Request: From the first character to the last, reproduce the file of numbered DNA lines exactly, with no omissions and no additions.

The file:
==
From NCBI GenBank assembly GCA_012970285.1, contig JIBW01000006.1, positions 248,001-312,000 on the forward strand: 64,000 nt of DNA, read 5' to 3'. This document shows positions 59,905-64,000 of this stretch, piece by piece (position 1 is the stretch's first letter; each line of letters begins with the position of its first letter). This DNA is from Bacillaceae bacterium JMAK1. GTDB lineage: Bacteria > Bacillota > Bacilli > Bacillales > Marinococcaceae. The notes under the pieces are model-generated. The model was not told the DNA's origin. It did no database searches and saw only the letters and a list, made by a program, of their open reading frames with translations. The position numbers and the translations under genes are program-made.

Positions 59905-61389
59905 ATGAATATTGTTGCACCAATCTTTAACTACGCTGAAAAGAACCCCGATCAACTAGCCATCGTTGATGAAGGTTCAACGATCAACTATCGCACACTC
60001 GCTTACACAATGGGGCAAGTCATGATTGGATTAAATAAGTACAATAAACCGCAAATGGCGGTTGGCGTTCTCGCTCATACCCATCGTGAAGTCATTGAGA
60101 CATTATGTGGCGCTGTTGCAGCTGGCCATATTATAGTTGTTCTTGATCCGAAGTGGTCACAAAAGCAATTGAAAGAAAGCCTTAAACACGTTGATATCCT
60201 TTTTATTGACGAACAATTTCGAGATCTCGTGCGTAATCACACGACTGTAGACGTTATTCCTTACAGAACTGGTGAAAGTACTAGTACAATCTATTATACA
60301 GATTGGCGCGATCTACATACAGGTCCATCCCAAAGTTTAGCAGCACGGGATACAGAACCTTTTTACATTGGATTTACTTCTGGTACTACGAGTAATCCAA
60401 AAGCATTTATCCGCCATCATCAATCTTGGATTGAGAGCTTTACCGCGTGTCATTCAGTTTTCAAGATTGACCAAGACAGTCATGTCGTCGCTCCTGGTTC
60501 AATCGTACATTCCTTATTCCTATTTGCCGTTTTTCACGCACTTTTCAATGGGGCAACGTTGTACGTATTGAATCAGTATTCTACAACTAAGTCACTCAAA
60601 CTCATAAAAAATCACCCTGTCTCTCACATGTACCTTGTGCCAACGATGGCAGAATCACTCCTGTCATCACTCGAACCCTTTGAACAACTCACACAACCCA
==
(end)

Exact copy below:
From NCBI GenBank assembly GCA_012970285.1, contig JIBW01000006.1, positions 248,001-312,000 on the forward strand: 64,000 nt of DNA, read 5' to 3'. This document shows positions 59,905-64,000 of this stretch, piece by piece (position 1 is the stretch's first letter; each line of letters begins with the position of its first letter). This DNA is from Bacillaceae bacterium JMAK1. GTDB lineage: Bacteria > Bacillota > Bacilli > Bacillales > Marinococcaceae. The notes under the pieces are model-generated. The model was not told the DNA's origin. It did no database searches and saw only the letters and a list, made by a program, of their open reading frames with translations. The position numbers and the translations under genes are program-made.

Positions 59905-61389
59905 ATGAATATTGTTGCACCAATCTTTAACTACGCTGAAAAGAACCCCGATCAACTAGCCATCGTTGATGAAGGTTCAACGATCAACTATCGCACACTC
60001 GCTTACACAATGGGGCAAGTCATGATTGGATTAAATAAGTACAATAAACCGCAAATGGCGGTTGGCGTTCTCGCTCATACCCATCGTGAAGTCATTGAGA
60101 CATTATGTGGCGCTGTTGCAGCTGGCCATATTATAGTTGTTCTTGATCCGAAGTGGTCACAAAAGCAATTGAAAGAAAGCCTTAAACACGTTGATATCCT
60201 TTTTATTGACGAACAATTTCGAGATCTCGTGCGTAATCACACGACTGTAGACGTTATTCCTTACAGAACTGGTGAAAGTACTAGTACAATCTATTATACA
60301 GATTGGCGCGATCTACATACAGGTCCATCCCAAAGTTTAGCAGCACGGGATACAGAACCTTTTTACATTGGATTTACTTCTGGTACTACGAGTAATCCAA
60401 AAGCATTTATCCGCCATCATCAATCTTGGATTGAGAGCTTTACCGCGTGTCATTCAGTTTTCAAGATTGACCAAGACAGTCATGTCGTCGCTCCTGGTTC
60501 AATCGTACATTCCTTATTCCTATTTGCCGTTTTTCACGCACTTTTCAATGGGGCAACGTTGTACGTATTGAATCAGTATTCTACAACTAAGTCACTCAAA
60601 CTCATAAAAAATCACCCTGTCTCTCACATGTACCTTGTGCCAACGATGGCAGAATCACTCCTGTCATCACTCGAACCCTTTGAACAACTCACACAACCCA